I agree. I don't have any issue with helping those who are disabled. But we can do that without means testing.


    I do agree with that for the most part, but I'm actually not very opposed if at all to things like EITC, and we (taxpayers) are going to have to subsidize healthcare for low wage workers somehow, IMO, not because I want that but realistically and practically that's the best option.
    Seems like policies that lead to higher wages and more productivity would be preferable to EITC. Also, seems like lower taxes on the non-rich would have the same effect as EITC. If we are going to subsidize healthcare in any way, and I can see that there may be a need for that, it should be in such a manner that everyone receives that same government benefit. this kinda brings us to something like the "citizens dividend" (aka "guaranteed income"), which would replace all forms of means tested welfare, but wouldn't penalize those who work and make decent incomes, and wouldn't have the effect of locking people into poverty.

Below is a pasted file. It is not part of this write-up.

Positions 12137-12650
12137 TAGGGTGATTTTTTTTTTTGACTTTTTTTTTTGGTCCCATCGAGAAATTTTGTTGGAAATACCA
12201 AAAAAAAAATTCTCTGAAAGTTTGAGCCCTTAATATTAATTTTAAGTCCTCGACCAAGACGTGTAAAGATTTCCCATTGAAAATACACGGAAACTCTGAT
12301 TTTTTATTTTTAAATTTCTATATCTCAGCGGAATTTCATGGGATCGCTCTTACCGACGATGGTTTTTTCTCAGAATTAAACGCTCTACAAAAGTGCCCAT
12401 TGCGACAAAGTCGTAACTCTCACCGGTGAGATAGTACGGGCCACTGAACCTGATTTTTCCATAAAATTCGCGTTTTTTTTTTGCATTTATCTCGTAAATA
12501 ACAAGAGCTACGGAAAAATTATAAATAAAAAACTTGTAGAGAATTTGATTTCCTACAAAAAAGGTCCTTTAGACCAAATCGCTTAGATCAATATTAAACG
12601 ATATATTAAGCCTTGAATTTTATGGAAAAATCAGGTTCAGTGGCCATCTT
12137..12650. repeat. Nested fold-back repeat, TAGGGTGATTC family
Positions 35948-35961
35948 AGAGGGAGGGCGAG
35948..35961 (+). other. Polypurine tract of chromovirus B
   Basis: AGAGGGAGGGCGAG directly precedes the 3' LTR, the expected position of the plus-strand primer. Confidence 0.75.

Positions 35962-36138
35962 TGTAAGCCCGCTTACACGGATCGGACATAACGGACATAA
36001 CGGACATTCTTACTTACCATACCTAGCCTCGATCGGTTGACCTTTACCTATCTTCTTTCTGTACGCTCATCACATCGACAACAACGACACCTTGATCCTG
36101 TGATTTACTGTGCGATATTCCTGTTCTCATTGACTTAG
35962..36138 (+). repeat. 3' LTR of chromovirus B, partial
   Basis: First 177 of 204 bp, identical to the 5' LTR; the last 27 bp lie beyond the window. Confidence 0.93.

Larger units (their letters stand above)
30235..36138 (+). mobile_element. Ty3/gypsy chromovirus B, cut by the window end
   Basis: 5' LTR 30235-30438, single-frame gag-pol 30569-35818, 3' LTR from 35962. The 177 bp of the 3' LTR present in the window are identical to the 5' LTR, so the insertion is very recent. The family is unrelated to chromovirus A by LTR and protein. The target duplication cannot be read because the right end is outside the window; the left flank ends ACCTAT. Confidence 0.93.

Quote Originally Posted by ocean515 View Post
    ...I'm not interested in debating someone who is trolling for an argument....
    Quote Originally Posted by Papa bull View Post
    I see a big problem with the idea that whatever the majority wants is OK.

  3. #103
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    Re: Study: The 2007 minimum wage hike cost more than 1 million jobs during the recess

    Quote Originally Posted by Fletch View Post
    Except no one is advocating that. You really should be able to tell the difference between voluntary employment and slavery at this point.
    Those the advocate the abolition of the minimum wage do not understand the concept of de facto slavery.... You lose minimum wage and there really isn't much difference between voluntary employment and slavery other than you have choice over who does the whipping.

  4. #104
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    Re: Study: The 2007 minimum wage hike cost more than 1 million jobs during the recess